- Bake until the cake has risen, is firm around the edges and the center has just set but is still soft (should spring back after pressing gently with a finger), about 14-18 minutes. Transfer the cake to a wire rack to cool completely, at least 1 hour. Do not remove the cake from the pan. (If not making the second layer right away, cover with plastic wrap and refrigerate until ready to proceed.)
- To make the second layer, whisk together the cocoa powder and hot water in a small bowl; set aside. Melt the chocolate in a glass bowl set over simmering water, stirring occasionally until smooth. Once melted, remove from the heat and let cool slightly, 2-5 minutes.
- In the clean bowl of a stand mixer fitted with the whisk attachment, whip the cream, sugar and salt on medium speed until the mixture begins to thicken, about 30 seconds. Increase the speed to high and whip until soft peaks form when the whisk is lifted, 30-60 seconds. Whisk in the cocoa powder mixture until smooth. Using a whisk, mix one-third of the whipped cream to the chocolate mixture to lighten it. Fold in the remaining whipped cream gently with a rubber spatula until no streaks remain. Pour the mousse into the springform pan over the cooled cake and tap gently on the counter 3 times to remove air bubbles. Gently smooth the top with a spatula. Wipe the inside edge of the pan to remove any drips. Refrigerate for at least 15 minutes while preparing the top layer.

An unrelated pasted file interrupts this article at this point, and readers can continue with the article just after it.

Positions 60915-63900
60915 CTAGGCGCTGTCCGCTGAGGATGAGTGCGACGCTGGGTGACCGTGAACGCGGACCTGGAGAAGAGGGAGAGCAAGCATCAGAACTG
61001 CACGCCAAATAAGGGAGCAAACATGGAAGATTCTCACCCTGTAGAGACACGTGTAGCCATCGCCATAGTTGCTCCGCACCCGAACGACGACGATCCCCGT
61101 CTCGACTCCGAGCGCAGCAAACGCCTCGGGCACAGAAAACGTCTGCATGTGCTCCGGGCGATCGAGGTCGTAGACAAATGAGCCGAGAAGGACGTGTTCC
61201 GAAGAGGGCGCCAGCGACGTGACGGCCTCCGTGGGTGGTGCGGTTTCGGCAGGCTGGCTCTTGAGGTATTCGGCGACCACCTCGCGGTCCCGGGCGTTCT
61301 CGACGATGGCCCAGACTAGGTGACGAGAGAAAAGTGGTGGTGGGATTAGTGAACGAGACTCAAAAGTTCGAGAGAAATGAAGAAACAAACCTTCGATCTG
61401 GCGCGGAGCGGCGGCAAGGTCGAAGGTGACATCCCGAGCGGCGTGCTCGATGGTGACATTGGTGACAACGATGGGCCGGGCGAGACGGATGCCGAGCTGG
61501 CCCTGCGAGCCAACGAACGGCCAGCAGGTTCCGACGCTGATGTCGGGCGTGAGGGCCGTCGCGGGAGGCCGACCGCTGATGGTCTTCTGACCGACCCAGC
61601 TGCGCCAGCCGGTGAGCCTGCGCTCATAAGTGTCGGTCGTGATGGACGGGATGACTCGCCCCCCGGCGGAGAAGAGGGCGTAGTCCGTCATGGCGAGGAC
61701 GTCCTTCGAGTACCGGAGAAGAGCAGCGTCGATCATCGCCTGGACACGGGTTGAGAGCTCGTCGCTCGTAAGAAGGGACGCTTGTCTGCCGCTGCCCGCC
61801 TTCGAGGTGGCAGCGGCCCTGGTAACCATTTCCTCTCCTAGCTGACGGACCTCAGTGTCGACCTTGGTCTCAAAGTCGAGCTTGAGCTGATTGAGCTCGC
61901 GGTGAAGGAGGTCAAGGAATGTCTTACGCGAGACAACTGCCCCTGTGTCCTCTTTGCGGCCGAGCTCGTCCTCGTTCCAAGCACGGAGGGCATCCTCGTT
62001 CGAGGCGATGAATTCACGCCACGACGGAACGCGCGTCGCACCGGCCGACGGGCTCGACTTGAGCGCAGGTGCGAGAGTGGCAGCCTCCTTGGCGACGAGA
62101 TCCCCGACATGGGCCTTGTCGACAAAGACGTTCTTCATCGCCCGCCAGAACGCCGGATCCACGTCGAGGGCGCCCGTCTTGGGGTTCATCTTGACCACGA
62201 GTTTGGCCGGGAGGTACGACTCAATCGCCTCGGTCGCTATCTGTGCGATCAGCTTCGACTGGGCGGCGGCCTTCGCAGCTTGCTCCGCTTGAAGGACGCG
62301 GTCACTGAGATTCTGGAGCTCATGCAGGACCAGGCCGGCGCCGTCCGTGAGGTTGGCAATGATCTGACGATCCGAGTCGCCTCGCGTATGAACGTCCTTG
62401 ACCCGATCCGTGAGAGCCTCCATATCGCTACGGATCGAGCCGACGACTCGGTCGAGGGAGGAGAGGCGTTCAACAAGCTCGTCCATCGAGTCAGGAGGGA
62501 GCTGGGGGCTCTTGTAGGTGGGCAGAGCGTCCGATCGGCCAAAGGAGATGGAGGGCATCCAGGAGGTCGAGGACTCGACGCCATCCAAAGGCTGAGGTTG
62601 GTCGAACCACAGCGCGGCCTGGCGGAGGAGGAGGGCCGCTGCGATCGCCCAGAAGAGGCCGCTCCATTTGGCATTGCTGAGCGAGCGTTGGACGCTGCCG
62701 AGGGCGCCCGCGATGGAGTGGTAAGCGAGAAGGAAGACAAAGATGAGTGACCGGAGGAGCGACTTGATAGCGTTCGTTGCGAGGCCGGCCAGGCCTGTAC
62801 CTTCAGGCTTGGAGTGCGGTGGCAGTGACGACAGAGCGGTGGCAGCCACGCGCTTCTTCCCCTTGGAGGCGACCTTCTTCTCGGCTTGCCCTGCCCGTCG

- To make the top layer, sprinkle the gelatin over the water in a small bowl and let stand at least 5 minutes to soften. Place the white chocolate in a medium bowl. Bring ½ cup of the cream to a boil in a small saucepan. Remove the pan from the heat, add the gelatin mixture and stir until dissolved. Pour the hot cream mixture over the white chocolate and let stand about 1 minute. Whisk until the mixture is smooth. Cool to room temperature, about 5-8 minutes, stirring occasionally.
- In the clean bowl of a stand mixer fitted with the whisk attachment, whip the remaining 1 cup of cream at medium speed until it begins to thicken. Increase the speed to high and whip until soft peaks form when the whisk is lifted, 30-60 seconds. Whisk in one-third of the whipped cream to the white chocolate mixture to lighten it. Using a rubber spatula, gently fold in the remaining whipped cream until no streaks remain. Spoon the white chocolate mousse into the pan over the middle layer. Smooth the top with an offset spatula. Return the cake to the refrigerator (leaving uncovered) and chill until set, at least 2½ hours.
- To decorate, press cut cookie pieces around the edge of the cake. Bring 1/3 cup of cream to a boil in a small sauce pan. Pour hot cream mixture over the chocolate and let stand about 1 minute. Whisk until the mixture is smooth. Allow the ganache to cool until it is spoonable and can hold its texture. Transfer to a piping bag and decorate the top of the cake as desired. I decorated mine with a cornelli lace pattern using a Wilton #2 Round Tip. If desired, garnish top of cake with additional cookies.
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Disclaimer: Santa Barbara Chocolate Company graciously offered to sponsor this giveaway. I received complimentary samples of chocolate to try and review. All words and opinions are my own.